From TikTok being lauded as a path to financial security for working-class creators to working women becoming digital creators to gain financial independence, Pakistan’s growing creator economy is linked to social change—making its growth unique.
In a country where digital access is far and few in between—as of 2021 internet access in Pakistan stood at 27.5%—creators from working class backgrounds or outside urban areas have found success, which is a significant achievement. Stories like those of content creator Phoollu, who worked as a laborer in rural Punjab before making it big on TikTok, are examples that are creating viral interest amongst Pakistanis looking for alternate ways to gain both money and recognition. Phoollu’s short comedy skits are popular with his fans, along with videos of his life as a laborer on a farm.
But these success stories have hit Pakistan far later than many other countries, and hardly any have reached the same heights as some of the biggest global creators. That’s not for lack of interest or lesser audience. In fact, when vlogger and content creator Zaid Ali T, started making vlogs detailing “brown life” experiences, his comedic approach to relatable moments in every Pakistani’s life made him an instant hit. With over 3.47 million subscribers on YouTube, Ali is known widely as one of Pakistan’s biggest content creators. The only difference is that Ali—like many other Pakistani creators who made it big at the same time—is actually based in Canada. Meanwhile, creators in Pakistan have been struggling to keep up with the endless uncertainty that has come with the country’s unpredictable social media bans and censorship.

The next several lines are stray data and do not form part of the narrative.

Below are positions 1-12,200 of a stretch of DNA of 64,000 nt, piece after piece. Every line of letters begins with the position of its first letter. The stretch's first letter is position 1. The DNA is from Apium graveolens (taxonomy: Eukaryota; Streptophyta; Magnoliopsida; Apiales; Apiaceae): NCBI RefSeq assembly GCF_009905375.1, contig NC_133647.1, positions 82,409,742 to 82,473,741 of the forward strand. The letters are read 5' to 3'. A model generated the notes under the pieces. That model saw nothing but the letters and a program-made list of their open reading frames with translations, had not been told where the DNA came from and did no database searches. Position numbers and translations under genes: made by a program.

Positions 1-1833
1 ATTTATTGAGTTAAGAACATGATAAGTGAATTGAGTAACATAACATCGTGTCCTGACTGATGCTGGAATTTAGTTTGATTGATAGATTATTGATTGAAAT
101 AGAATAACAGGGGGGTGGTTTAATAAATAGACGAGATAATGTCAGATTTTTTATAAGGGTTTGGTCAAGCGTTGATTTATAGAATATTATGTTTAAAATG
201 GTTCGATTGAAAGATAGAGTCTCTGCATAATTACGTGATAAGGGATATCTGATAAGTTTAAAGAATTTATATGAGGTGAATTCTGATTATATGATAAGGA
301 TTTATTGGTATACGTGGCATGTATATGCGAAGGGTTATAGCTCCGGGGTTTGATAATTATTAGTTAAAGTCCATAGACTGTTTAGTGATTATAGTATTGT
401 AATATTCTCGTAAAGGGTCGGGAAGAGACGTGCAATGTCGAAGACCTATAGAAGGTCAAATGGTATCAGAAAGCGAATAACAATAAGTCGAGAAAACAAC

Phoollu, whose real name is Tanveer, was one of those creators whose brand was at risk when TikTok was banned in Pakistan over immoral content—not just once, but twice. Within six months, the app was banned by Pakistani authorities, only for the restrictions to be lifted after TikTok agreed to monitor content the Pakistani government considered immoral. These are hardly the first instances of social media bans in Pakistan, and the constant back-and-forth on these restrictions have left creators struggling to compete with an exponentially growing global creator economy.
“TikTok keeps getting banned and now I feel like if it gets banned, it will impact a lot of people’s careers. A lot of new actors have also entered the industry through TikTok,” says Gen Z content creator Balaaj Khan. “Sure, during bans a lot of creators moved to Facebook, but at the end of the day you do need to return to creator-focused platforms.”
In 2012, YouTube was banned in Pakistan over content that was considered anti-Islamic. The ban lasted four years, leaving Pakistanis out of key growth years for YouTube creators. The uncertainty around social media access in Pakistan is what prevents many creators from freely investing, and therefore, being able to create content on the same scale as other international creators.
“We lack basic resources and infrastructure,” stand-up comedian and content creator Shehzad Ghias Shaikh says. “Even now, YouTubers are investing in expensive equipment, editing teams etc, so if a platform gets banned again all their efforts will go to waste.”